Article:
The 71mm screen is small for a handheld, but because its 320x240 pixels are squeezed into a relatively small area, text appears very sharp and clear. There's no denying, though, that people who have difficulty reading small print may find it less than perfectly legible at times.
Both Bluetooth and 802.11b/g Wi-Fi are included along with infrared, which is sometimes omitted from handhelds these days but remains useful, in our opinion.
The camera, whose lens sits at the back, shoots both stills and video using the main screen as its viewfinder. You can cycle through various settings using the navigation button. These include MMS video, stills for use with contact information and sports shot and burst modes.
Depending on the type of shot and its resolution, there's a maximum of 10x digital zoom available, however images do become very grainy at this zoom level. More useful is the macro mode, which you activate by twisting a circle surrounding the camera lens. This allows you to get to within about 80mm of the subject of your photograph, and may prove a useful feature.
The standard Windows Mobile 5.0 software bundle is boosted by several additions from i-mate, including ClearVue PDF reader, a voice control tool for dialling contacts and launching applications, a Zip file manager and the Skype VoIP software. Finally, CA's eTrust Antivirus software can be installed, although there are no known Pocket PC viruses in the wild and installation will consume precious system resources.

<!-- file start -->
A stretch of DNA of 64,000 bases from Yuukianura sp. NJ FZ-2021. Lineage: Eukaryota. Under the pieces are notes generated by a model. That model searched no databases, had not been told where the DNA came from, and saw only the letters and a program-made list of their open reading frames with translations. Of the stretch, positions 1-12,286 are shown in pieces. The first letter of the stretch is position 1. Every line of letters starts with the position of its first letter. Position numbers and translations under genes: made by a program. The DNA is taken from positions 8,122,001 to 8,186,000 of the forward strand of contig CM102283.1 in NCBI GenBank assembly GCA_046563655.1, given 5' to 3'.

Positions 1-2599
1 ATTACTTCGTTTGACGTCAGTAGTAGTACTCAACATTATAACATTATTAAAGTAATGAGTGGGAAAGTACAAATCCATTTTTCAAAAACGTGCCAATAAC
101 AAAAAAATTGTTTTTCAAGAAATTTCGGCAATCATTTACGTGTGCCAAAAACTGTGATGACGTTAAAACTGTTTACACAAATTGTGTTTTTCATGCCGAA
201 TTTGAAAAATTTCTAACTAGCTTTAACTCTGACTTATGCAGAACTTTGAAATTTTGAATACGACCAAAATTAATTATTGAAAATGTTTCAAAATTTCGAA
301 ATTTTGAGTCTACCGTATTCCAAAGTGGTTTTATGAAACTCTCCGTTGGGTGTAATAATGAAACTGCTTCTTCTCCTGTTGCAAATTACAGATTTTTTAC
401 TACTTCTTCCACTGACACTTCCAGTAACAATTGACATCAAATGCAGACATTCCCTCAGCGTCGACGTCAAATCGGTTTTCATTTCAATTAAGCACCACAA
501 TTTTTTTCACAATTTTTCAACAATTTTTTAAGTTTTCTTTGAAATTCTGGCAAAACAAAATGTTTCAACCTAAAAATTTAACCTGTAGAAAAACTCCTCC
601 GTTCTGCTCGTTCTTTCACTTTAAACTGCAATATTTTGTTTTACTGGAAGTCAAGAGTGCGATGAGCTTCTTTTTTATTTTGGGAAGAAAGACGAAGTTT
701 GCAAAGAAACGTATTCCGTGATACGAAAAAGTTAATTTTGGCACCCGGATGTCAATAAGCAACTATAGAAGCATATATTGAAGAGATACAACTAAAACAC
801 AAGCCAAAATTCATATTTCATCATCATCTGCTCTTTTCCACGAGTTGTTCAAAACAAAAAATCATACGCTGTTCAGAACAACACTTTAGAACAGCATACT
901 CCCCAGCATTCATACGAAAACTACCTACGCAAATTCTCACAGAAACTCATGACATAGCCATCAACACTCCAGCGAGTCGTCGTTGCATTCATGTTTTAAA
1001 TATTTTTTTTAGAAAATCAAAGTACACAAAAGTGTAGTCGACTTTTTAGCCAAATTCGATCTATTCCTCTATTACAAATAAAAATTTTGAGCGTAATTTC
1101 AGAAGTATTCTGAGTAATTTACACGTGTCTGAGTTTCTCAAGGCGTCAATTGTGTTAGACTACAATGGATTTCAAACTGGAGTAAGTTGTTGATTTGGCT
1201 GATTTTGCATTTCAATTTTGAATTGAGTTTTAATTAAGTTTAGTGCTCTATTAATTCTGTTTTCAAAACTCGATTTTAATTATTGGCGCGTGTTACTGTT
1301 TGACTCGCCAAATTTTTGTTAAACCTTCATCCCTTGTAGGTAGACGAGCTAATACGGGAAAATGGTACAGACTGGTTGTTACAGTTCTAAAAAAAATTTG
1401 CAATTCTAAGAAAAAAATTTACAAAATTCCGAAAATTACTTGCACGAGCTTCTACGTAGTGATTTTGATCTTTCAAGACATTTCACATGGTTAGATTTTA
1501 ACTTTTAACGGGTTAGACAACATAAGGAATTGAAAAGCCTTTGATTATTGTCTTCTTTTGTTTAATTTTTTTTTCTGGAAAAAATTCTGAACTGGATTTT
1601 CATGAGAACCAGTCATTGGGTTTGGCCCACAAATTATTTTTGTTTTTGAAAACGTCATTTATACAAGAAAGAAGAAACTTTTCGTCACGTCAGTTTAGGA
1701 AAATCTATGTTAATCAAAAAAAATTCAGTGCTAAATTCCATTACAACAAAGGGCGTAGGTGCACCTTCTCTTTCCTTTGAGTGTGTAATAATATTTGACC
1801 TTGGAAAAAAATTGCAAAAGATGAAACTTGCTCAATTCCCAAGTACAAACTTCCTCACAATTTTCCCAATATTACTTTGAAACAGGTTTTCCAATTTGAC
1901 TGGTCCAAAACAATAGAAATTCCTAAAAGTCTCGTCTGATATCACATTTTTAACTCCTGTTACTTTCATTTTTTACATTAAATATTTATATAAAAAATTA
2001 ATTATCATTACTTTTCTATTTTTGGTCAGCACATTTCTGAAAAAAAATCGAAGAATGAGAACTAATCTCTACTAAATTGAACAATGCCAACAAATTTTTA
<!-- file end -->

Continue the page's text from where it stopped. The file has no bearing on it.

We found some operations a little sluggish on the JAMin, and after we'd synchronised our contacts and calendar to the device the pre-installed Skype software refused to run.
There is no official estimate of battery life from i-mate, but in our tests we found it to be roughly what we'd expect from a Windows Mobile 5.0 handheld. When the JAMin played MP3 music with its screen forced to stay on, we got 7.5 hours of battery life.
This device's compact dimensions will appeal to anyone looking for a functional but convenient connected handheld. Our only real concern is the issue we experienced running Skype.
Additional editing by Kate Macefield